bunn (bunn) wrote,

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To Launceston while the sun shines

Apparently it's going to pour with rain in a Noah's Ark, apocalyptic type manner shortly (rather than just in an English Summer type manner, as it is doing at the moment).  So as my chances of getting out in the sun seem slim, I thought I'd rummage through photos of last weekend's trip to Launceston. 

First we wandered by the church of Mary Magdalene - early sixteen century.  It's a very *carved* church. Every inch a carving. 


This might not seem very remarkable, until you realise that all those carvings are not in some soft friendly stone like sandstone, but in solid granite.   There is a tiny door, far too small for a normal height person to pass through.  It's not the main door, obviously.  But I like it.  I've had this idea for a while that the watery mineshafts all around might be entertainingly filled by fictional dwarves piloting gondolas through the tunnels, and this door only encourages that thought. 


A gleeful gentleman wandering past, saw us admiring the carvings, and informed us "They say it's impossible to carve granite!  But nobody told the Cornish!"  We were left a little unclear as to whether he was an Englishman telling us that the Cornish are a bit dim, or whether he was a proud Cornishman boasting of his ancestors' achievement.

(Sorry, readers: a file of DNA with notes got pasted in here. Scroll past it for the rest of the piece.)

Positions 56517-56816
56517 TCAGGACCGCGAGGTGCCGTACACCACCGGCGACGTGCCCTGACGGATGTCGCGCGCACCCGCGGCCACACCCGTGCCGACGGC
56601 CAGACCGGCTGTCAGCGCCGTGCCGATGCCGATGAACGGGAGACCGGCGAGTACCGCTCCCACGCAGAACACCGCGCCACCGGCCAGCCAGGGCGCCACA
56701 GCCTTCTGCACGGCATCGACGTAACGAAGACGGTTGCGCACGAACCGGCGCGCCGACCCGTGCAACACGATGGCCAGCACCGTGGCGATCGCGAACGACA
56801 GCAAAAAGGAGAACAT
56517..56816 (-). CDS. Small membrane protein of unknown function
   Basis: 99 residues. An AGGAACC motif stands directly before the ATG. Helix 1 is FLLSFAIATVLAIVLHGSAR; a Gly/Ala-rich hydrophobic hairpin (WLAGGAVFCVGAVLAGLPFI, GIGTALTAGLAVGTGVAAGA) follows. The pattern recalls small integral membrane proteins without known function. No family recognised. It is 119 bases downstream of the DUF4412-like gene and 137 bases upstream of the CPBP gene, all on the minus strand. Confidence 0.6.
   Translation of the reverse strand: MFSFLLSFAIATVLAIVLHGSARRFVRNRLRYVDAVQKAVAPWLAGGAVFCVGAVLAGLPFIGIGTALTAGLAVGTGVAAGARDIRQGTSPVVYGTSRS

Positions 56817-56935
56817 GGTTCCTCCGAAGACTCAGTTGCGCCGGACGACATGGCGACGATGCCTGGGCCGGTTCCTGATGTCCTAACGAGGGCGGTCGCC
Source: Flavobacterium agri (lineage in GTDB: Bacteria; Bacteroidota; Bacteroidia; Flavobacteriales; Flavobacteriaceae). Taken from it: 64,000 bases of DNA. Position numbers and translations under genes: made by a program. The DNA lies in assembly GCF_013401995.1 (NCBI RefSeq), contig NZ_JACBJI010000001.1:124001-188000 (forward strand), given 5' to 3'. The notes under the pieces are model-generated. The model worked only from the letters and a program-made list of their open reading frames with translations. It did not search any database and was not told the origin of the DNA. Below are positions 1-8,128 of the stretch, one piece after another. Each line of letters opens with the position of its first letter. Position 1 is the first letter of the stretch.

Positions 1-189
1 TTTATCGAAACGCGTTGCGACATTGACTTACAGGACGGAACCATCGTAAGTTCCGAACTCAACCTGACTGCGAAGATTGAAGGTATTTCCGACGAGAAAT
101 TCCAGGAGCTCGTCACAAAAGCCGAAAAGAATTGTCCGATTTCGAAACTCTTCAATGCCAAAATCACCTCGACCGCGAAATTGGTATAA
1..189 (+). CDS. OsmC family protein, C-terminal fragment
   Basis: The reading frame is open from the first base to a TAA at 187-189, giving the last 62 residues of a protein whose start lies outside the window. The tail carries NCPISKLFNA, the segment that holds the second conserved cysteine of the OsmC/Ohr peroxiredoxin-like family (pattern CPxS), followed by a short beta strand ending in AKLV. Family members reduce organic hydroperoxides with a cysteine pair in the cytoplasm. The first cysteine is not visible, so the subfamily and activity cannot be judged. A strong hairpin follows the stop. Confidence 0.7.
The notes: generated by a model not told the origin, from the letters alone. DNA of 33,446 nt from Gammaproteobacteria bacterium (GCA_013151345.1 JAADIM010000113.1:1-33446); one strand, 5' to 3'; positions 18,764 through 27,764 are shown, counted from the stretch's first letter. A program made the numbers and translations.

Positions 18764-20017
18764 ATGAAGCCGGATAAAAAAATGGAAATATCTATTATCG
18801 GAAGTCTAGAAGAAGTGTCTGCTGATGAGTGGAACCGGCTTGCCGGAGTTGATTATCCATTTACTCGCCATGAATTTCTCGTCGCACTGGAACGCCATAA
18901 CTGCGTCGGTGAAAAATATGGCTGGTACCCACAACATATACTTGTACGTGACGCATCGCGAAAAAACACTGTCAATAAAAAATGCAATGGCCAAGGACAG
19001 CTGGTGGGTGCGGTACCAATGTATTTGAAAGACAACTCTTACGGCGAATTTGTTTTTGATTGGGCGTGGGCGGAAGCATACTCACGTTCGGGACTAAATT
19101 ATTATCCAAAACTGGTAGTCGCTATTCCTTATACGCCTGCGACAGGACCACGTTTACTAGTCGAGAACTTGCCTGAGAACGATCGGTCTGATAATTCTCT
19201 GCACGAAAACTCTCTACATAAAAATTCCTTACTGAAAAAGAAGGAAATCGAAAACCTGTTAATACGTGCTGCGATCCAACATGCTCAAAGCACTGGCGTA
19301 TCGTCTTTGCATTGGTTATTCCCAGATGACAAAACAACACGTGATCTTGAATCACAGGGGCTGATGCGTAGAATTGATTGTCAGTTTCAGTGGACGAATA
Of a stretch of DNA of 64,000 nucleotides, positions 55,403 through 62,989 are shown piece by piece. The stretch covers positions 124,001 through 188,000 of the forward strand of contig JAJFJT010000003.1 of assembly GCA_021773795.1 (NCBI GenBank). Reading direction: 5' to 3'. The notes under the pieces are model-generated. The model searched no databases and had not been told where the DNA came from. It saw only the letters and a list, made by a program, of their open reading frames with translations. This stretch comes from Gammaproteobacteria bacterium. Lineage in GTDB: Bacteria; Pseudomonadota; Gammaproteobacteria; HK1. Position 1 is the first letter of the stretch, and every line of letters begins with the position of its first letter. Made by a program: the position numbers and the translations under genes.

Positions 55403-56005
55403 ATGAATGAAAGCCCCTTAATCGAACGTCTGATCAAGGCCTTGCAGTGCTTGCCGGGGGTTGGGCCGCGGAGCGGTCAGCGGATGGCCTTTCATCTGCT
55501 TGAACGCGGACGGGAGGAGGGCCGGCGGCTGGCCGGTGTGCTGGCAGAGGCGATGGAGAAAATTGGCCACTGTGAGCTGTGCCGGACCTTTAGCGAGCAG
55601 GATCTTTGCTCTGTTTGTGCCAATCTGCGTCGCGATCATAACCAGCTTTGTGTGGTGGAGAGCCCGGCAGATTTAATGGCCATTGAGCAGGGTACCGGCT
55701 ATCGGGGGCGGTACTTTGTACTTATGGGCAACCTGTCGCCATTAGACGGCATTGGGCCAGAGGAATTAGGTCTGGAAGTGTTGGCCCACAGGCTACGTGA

I particularly liked this bit.  I guess the rider with the spear is St George and that is the dragon, but I'm not sure who the rather magnificently-sleeved gentleman on the right is.  Or whether his steed is supposed to look like a donkey. 


Then we headed off to visit the castle.  On the way, we went past what I felt was a very silly-looking hotel, all steps and icing: 


It is eighteenth century (we learned, looking at the exhibition at the castle which is just up the hill), and yes, those are eagles on the gateposts.  My eye was caught by this lady on the top, with her rather flirty skirts, and impressive hat. 


So then we came up the hill to see the castle.  At first sight, it seemed a cheery place, all friendly with sweeping lawns. 


 Where I grew up in Swansea, there were quite a lot of Norman castles dotted about, so I think I tend not to register them as being as menacing as they were intended to be by the people that built them.  This castle is on what was once Dunheved hill.  (Wikipedia thinks that 'Dunheved' was the Saxon name, but I don't think that can be right, it sounds obviously Cornish/Welsh: Dun / dinas/Din... )  Before it was a Norman castle, it was once the capital of Cornwall (if, one assumes that Cornwall was ever unified enough to actually have a capital). 

We scaled it, and I took a panorama.  There doesn't seem to be a really good way of easily putting a panorama photo in a blog, so I converted it to a movie and put it in Youtube, though I'm not sure the quality is quite ideal.  Any better ideas gratefully received. 

Looking at the little exhibition about the castle, seeing the gatehouse, which doubled as a jail, and then the sheer thickness and weight of the keep walls made me realise just what an oppressive place this was built to be.  Its alternative name was 'Castle Terrible'.  

I took another photo of it, frowning terribly (if ruinously) down over the town.   I don't know why this struck me particularly this time, of all Norman castles, but this one struck me as particularly iron-fist-ish.   Perhaps it's appropriate that it flies the English Heritage flag, not the Cornish one. 

Tags: cornwall, history

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